After the discovery of the above-the-looptop hard X-ray source in solar flares, many solar physicists try to understand how this source is created and what kind of role this source plays in solar flares. It is believed that this source is directly related to energy-release and particle-acceleration in solar flares. However, we have not yet revealed what happens above a flaring loop.
In this situation, we analyzed two X-class impulsive flares which occurred on 18 August 1998. They are so-called homologous flares which occur in the same magnetic configuration in the solar corona and have similar characteristics. However, the above-the-looptop hard X-ray source was observed only in the earlier event because the intense emission from footpoint sources are occulted by the east limb in this event. Since the second event occurred 14-hours later at about E87, the whole emission from footpoint sources was observed. Combining these two events, we can get full information of hard X-ray emissions in solar flares.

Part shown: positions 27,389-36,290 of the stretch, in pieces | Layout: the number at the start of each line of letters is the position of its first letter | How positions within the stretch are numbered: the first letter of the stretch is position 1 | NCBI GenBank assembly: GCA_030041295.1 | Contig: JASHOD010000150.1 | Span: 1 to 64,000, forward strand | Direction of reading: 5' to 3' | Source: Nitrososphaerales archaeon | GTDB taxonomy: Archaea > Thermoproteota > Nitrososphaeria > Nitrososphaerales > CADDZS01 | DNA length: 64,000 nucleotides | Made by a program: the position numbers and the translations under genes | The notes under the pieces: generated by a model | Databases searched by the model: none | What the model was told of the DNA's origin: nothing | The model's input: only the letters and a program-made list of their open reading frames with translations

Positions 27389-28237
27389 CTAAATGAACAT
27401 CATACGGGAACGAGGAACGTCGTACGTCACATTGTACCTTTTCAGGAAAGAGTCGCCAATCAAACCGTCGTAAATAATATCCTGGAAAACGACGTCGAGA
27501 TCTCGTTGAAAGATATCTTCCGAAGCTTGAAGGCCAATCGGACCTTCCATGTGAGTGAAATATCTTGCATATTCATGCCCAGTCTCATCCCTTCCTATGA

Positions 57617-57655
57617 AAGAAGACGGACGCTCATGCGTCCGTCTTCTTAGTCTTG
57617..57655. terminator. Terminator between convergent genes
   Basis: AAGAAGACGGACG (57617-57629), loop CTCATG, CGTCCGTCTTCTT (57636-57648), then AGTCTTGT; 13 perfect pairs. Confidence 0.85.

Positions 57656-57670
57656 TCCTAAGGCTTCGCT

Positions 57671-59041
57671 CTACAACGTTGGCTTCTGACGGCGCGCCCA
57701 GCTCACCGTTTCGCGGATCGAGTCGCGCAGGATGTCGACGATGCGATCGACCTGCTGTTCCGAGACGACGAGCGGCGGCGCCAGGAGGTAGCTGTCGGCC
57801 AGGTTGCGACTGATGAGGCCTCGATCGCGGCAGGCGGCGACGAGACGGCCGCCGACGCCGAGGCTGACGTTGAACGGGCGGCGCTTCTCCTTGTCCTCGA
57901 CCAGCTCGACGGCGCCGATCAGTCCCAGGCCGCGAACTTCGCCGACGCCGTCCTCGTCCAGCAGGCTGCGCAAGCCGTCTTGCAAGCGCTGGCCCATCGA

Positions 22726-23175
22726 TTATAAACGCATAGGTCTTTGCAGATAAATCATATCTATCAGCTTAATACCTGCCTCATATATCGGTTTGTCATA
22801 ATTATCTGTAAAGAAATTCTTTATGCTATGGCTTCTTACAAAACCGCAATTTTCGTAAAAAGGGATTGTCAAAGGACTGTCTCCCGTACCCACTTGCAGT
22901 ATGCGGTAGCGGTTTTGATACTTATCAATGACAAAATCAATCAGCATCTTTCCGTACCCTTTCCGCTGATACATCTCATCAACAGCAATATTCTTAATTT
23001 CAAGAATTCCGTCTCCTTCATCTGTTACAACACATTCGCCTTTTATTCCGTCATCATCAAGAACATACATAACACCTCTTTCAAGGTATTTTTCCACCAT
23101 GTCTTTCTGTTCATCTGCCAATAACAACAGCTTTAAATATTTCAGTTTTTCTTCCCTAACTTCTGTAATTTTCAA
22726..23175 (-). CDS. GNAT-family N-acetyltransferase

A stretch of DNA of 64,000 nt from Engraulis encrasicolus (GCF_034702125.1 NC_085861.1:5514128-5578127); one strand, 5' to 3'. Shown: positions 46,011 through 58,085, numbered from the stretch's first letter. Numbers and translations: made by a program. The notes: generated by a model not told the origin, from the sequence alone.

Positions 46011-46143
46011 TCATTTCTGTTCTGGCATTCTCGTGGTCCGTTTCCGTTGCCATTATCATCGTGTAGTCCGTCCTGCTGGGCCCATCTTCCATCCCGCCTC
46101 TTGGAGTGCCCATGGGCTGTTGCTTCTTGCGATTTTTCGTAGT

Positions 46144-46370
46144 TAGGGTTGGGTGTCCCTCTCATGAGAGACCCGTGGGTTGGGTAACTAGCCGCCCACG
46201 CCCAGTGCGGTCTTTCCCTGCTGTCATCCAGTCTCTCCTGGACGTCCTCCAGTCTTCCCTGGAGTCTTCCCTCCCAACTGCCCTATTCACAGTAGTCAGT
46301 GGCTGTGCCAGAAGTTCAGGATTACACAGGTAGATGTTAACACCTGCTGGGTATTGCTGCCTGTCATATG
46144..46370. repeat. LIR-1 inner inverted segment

From a detailed analysis of footpoint sources, they are well explained by precipitation of accelerated electrons with a power-law spectrum in the energy range of 14-93 keV. On the other hand, the above-the-looptop source has a softer spectrum than those of footpoint sources and is not fit by a single power-law. There may be a breaking point around 50 keV, and steeper in the higher energy range. This result gives some limitation and also hint to fundamental parts of flare models, including how and where precipitating electrons are originated.